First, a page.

Campus News

Air buds: Dogs take center court

Ready Go Dog Show takes Cintas Center court with rooted history at XU

By Tess Dankoski and Katie Sanchez, Staff Writers

The crowd was captivated earlier this month at the men’s basketball game by the halftime performers — a duo of trick-performing, Frisbee-catching dogs and their owners, John Casey and Nikki Penta. 

Casey and Penta own and operate Ready Go Dog Show, a company that brings dog-based performances to halftimes, fairs and theme parks across the country. 

When asked about his start in the dog show business, Casey explained how he began throwing a Frisbee with his dog back in 1990. 

“It was one of those moments. Six months into having my first dog, I knew exactly what I was going to do with the rest of my life,” Casey said. 

From there, he began competing with his dogs in local and national competitions, all while working full-time as a framing carpenter. In 1995, he landed his first halftime show with the Cincinnati Bengals. 

“It was just the greatest feeling ever to go out and jam with my dog,” Casey said, looking back on the performance. “It was just fun.” 

After 25 years of performing under different titles, Casey officially formed Ready Go Dog Show in early 2020 in collaboration with Penta.

Casey has been performing annually in Cintas Center for the men’s basketball halftime show since 1998. Growing up as a Xavier fan and Cincinnati native, Casey looks forward to this particular show every year.  

“I could do 100 halftimes a year for NBA teams or for 70,000 people at an NFL game, but I always get nervous when I come home,” Casey said. “Because if a dog is ever gonna poop on the court, it’s gonna be at a Xavier game.”

Casey’s connections to Xavier go much farther than being a lifelong fan. Throughout his childhood, Casey’s mother worked in the Xavier admissions office, and he attended basketball camps led by former coach Bob Staak in the early 1980s. Even now, Casey still remains friends with the former Xavier basketball scorekeeper Jerry Gels and current radio announcer Joe Sunderman, who were his grade school basketball coaches. 

Casey has performed all over the country at schools, arenas and fairgrounds, but he says his focus has always been on the dogs. 

“I didn’t start out doing this for any other reason other than to have fun. Playing Frisbee with the dog was what it was all about,” he said. 

Casey is passionate about dog adoption, with nearly all of his current show dogs coming from shelters. Many dogs end up in rescues because they have high energy levels that are unsuitable for many homes, but this energy is what makes them perfect for Casey.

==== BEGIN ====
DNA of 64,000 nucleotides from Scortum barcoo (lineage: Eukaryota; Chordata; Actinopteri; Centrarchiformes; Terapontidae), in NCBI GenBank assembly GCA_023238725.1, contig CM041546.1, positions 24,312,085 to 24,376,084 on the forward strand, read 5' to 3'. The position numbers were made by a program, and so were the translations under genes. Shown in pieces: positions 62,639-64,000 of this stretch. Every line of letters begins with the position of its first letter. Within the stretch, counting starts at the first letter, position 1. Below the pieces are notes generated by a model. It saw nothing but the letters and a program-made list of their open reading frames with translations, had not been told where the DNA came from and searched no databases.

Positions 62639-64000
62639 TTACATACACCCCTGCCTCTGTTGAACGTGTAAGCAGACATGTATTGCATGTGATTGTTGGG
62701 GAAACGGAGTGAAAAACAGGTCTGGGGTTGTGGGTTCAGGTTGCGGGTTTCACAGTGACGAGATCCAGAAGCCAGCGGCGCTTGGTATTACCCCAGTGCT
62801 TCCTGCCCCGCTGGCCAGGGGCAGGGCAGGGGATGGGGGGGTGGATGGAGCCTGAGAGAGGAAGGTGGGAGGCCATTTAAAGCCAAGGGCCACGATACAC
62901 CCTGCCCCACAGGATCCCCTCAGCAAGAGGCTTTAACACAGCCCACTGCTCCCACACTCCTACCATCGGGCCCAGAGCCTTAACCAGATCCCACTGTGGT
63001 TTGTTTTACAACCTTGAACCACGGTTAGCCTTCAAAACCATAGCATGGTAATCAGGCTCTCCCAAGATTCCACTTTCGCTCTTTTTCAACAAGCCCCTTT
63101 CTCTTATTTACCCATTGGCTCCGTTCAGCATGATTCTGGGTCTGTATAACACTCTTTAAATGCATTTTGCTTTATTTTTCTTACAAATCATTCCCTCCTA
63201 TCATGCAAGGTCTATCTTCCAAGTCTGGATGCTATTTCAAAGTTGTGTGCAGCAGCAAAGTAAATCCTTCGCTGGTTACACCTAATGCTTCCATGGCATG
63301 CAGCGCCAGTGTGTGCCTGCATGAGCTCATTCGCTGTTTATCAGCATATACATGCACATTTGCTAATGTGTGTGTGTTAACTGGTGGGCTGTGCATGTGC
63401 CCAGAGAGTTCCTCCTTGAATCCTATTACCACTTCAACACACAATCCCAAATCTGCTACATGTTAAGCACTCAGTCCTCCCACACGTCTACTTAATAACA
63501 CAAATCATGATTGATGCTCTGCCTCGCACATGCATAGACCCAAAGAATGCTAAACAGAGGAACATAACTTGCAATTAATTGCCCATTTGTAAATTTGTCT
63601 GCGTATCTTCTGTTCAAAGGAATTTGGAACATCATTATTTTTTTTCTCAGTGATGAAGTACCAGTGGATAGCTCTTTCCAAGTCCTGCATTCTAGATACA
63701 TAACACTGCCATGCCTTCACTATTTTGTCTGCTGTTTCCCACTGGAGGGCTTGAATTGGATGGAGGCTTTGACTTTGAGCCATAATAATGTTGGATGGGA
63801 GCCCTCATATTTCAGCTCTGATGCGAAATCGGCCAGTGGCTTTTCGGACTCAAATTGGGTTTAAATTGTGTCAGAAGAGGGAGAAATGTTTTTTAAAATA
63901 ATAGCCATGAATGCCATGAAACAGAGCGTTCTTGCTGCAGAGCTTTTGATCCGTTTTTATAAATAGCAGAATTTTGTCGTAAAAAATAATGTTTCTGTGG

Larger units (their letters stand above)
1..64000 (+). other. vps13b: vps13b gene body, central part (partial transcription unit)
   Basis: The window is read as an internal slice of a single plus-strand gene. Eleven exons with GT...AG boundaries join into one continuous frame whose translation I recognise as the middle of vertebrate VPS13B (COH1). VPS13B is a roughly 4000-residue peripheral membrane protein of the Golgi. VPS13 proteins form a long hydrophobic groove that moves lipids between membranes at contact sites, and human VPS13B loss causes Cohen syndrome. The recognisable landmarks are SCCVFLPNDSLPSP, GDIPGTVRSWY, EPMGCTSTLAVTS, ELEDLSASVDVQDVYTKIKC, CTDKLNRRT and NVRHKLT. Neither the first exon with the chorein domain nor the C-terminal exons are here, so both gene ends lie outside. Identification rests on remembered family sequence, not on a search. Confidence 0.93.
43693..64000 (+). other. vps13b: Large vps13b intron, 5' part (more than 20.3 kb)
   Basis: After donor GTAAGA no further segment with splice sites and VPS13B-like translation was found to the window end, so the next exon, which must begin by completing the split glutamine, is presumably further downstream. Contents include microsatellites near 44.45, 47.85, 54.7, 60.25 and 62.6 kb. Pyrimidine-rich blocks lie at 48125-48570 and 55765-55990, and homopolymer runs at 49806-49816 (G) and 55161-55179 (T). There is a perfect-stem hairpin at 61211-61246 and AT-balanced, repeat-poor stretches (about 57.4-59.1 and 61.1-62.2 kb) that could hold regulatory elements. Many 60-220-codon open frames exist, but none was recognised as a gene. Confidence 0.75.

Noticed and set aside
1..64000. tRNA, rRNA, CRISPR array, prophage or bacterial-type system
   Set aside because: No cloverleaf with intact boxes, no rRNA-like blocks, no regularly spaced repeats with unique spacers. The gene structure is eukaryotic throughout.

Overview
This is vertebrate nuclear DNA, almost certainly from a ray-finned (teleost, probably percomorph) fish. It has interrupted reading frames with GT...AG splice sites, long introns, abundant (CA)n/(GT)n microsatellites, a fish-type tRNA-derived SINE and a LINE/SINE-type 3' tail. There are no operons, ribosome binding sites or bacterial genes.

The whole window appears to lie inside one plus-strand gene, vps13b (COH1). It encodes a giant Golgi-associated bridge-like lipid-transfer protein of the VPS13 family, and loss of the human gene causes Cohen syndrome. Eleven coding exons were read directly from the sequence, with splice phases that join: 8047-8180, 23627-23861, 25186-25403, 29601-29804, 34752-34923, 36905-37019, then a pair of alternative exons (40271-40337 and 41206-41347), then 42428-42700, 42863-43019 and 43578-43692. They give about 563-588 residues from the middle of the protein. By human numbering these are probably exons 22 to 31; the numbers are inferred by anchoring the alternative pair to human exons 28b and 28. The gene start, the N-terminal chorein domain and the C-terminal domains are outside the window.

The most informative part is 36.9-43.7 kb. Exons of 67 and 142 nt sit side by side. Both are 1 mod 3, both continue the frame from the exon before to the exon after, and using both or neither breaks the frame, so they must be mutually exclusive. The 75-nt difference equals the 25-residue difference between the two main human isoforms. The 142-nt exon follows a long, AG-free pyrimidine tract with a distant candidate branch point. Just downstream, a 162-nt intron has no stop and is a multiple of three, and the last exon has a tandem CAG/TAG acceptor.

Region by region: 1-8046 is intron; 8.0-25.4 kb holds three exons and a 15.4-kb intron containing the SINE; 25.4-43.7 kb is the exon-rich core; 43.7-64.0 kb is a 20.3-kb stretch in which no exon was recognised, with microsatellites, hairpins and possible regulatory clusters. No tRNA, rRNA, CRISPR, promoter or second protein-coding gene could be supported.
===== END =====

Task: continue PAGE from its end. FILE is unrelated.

“They ended up in rescue for a reason, and that was because they had too much energy for a normal pet home. I just give them an outlet for that excessive energy,” he said.

The stars of the Xavier vs. Butler halftime show were Vino and Phobia, two of Casey’s favorites.

Vino is a three-year-old Belgian Malinois adopted from a rescue in Nashville. 

The Belgian Malinois is a muscular, tawny-colored breed known for its extremely high energy level, which makes them difficult to handle for many families. However, they excel as police and military dogs and, in Vino’s case, Frisbee-catchers.

Newswire photo by Desmond Fischer
Half time performer titled Ready Go Dog Show visited Cintas Center on Feb. 2. The dogs are known for catching frisbees on the court.

Vino was joined by the black and white Phobia, a four-year-old smooth-coated border collie. Phobia, adopted by Penta from Finland, is an enthusiastic, high-flying pup with a diverse portfolio of skills from Frisbee-catching to a five-foot box jump.

Casey and Penta currently own 15 dogs that perform in shows, but he still considers them pets rather than performers.

“I’m not just looking for a machine. I don’t want a robot that does tricks for treats. I want a dog that loves what it’s doing and what it does, so that when you watch the dogs play, they look happy,” he said.

Vino and Phobia showed that enthusiasm in this month’s performance at Cintas Center, igniting an electric crowd of Xavier fans as the dogs raced across the court to catch disc after disc in a series of dazzling tricks.

“The first time that pink Frisbee flew through the air, I was filled with immediate joy,” Sarah Sprinkman, a first-year international relations and Spanish double major, said. 

Sprinkman watched the game from the student section and recalled the excited frenzy that came over the crowd during the halftime show.

“Frankly, I think we won because of those dogs,” she said.

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